Who's Next organizers Clergerie and Bertrand Foache, who also manage Premiere Classe, said focusing on creativity is essential for a successful show. "France has big potential if we focus on products and creativity," said Clergerie. He said the process of selecting designers to present at the shows is increasingly difficult. "The more selective we are, the more people want to be present," he said.

Clergerie noted a declining number of visitors to the urbanwear section of the Who's Next show and said he would trim approximately 60 exhibitors from the

offering and focus on key products rather than brands. Urbanwear exhibitors will no longer be responsible for their stand's presentation, as the Who's Next management will coordinate all stands in an effort to focus on the products. "We have always included brands with strong recognition," said Clergerie. "But we want to focus on the product ahead of the brand. The brand is secondary." Who's Next will feature 50 new brands in February, representing about 30 percent of its overall total of 450 labels. Clergerie added that the upcoming edition of Premiere Classe will feature some 300 exhibitors when it convenes Feb. 2-5.Sylvie Gaudy, director of the Bijorhca/Eclat de Mode fair, said the salon's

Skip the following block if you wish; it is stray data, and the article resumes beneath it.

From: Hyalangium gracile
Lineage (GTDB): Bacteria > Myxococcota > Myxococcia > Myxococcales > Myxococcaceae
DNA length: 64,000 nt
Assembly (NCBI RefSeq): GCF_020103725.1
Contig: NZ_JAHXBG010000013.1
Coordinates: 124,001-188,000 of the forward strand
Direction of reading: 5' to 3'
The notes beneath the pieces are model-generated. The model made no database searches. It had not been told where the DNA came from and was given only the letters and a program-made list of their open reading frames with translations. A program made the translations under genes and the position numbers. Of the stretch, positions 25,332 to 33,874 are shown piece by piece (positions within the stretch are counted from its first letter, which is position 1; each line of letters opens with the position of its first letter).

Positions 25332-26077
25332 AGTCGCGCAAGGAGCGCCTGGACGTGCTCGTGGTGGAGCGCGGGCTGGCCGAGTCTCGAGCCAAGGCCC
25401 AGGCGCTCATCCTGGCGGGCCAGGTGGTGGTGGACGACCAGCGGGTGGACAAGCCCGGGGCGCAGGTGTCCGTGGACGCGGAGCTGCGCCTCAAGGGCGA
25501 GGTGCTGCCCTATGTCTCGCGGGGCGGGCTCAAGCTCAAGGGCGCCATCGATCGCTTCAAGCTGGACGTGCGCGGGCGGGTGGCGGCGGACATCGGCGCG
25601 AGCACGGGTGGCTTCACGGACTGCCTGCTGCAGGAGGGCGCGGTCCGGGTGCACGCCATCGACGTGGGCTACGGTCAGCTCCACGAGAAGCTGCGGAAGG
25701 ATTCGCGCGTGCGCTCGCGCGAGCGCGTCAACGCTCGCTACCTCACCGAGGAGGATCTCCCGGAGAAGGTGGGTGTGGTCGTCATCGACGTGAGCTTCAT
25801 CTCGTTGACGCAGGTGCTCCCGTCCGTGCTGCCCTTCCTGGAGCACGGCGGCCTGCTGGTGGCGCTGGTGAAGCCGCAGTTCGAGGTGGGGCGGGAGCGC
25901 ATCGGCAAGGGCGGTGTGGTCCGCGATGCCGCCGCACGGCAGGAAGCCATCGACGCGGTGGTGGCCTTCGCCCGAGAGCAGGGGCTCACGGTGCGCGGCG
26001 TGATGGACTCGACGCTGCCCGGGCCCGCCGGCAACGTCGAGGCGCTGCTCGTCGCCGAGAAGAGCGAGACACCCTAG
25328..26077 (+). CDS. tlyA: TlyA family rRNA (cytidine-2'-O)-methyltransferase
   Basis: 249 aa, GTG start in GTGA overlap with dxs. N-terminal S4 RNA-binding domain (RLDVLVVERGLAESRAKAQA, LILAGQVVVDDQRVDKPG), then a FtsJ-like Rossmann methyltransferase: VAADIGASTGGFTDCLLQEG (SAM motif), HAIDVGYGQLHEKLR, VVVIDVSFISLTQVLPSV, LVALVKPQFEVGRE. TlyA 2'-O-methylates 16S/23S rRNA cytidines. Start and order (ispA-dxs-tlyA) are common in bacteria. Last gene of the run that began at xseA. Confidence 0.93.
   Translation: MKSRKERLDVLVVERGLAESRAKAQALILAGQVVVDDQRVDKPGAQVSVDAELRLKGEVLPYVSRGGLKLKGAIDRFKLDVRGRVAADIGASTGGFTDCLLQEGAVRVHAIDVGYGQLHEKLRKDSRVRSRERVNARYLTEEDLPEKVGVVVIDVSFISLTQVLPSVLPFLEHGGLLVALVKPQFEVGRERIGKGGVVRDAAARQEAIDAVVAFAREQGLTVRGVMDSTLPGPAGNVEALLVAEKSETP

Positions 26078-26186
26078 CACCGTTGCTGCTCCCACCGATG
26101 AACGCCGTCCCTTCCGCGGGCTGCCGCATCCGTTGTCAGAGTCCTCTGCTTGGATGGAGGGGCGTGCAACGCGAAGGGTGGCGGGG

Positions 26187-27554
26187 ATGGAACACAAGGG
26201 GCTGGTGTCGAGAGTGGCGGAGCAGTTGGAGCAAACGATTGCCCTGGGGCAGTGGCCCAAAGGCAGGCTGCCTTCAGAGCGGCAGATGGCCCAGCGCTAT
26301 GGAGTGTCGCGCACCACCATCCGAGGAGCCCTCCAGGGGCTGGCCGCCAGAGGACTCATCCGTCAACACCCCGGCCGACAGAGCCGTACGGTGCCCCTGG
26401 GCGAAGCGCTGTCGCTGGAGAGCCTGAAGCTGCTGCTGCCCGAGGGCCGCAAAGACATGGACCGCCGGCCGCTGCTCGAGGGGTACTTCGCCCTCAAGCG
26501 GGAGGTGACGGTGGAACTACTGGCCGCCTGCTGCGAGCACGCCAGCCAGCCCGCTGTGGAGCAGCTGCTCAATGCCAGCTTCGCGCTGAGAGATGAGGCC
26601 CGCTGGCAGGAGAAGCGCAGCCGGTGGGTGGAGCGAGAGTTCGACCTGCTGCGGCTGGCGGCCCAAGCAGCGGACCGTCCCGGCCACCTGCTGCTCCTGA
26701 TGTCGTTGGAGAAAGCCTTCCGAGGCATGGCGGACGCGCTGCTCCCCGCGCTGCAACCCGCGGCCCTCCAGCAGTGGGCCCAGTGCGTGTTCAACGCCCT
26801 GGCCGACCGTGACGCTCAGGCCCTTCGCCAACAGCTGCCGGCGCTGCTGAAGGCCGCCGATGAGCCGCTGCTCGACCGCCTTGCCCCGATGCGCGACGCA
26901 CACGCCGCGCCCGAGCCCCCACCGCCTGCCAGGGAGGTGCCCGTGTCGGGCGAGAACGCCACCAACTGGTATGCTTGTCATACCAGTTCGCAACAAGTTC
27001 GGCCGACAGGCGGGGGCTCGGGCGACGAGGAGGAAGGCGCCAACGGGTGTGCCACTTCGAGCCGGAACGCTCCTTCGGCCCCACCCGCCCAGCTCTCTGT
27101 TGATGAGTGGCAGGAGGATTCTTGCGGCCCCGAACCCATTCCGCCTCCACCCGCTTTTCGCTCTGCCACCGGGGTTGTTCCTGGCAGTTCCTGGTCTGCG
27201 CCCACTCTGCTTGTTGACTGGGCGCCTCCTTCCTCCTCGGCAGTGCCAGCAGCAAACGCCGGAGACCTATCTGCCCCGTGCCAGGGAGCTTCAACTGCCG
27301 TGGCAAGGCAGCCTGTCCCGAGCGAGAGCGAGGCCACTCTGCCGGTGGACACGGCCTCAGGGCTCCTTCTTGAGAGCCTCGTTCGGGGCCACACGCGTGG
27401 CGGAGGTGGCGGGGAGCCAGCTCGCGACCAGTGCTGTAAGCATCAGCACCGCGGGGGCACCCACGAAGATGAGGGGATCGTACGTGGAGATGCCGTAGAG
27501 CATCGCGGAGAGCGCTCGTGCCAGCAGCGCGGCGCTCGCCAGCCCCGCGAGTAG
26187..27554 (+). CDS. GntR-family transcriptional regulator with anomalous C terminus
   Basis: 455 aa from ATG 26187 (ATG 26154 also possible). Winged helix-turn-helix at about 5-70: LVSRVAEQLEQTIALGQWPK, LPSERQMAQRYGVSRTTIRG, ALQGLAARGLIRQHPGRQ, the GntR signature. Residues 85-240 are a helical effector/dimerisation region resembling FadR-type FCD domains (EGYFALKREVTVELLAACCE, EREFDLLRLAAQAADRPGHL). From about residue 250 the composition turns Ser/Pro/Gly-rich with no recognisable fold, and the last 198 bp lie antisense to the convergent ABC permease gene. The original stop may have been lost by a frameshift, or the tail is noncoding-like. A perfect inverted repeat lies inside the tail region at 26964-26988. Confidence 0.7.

recent partnership with the American embassy succeeded in attracting more U.S. exhibitors to the show. The effort proved highly beneficial, as visitors to the September salon were up 20 percent, to 11,822 buyers.

Gaudy, who expects some 370 exhibitors to attend the show, said the fair is

enforcing a protectionist policy with regard to Chinese brands wishing to exhibit at the salon. A selection committee checks the manufacturing process and quality of the products originating from Asia. "We want to protect designers," she explained. "We refused 11 exhibitors this year because either their prices were too low or the products resembled others, although they were not actually counterfeit."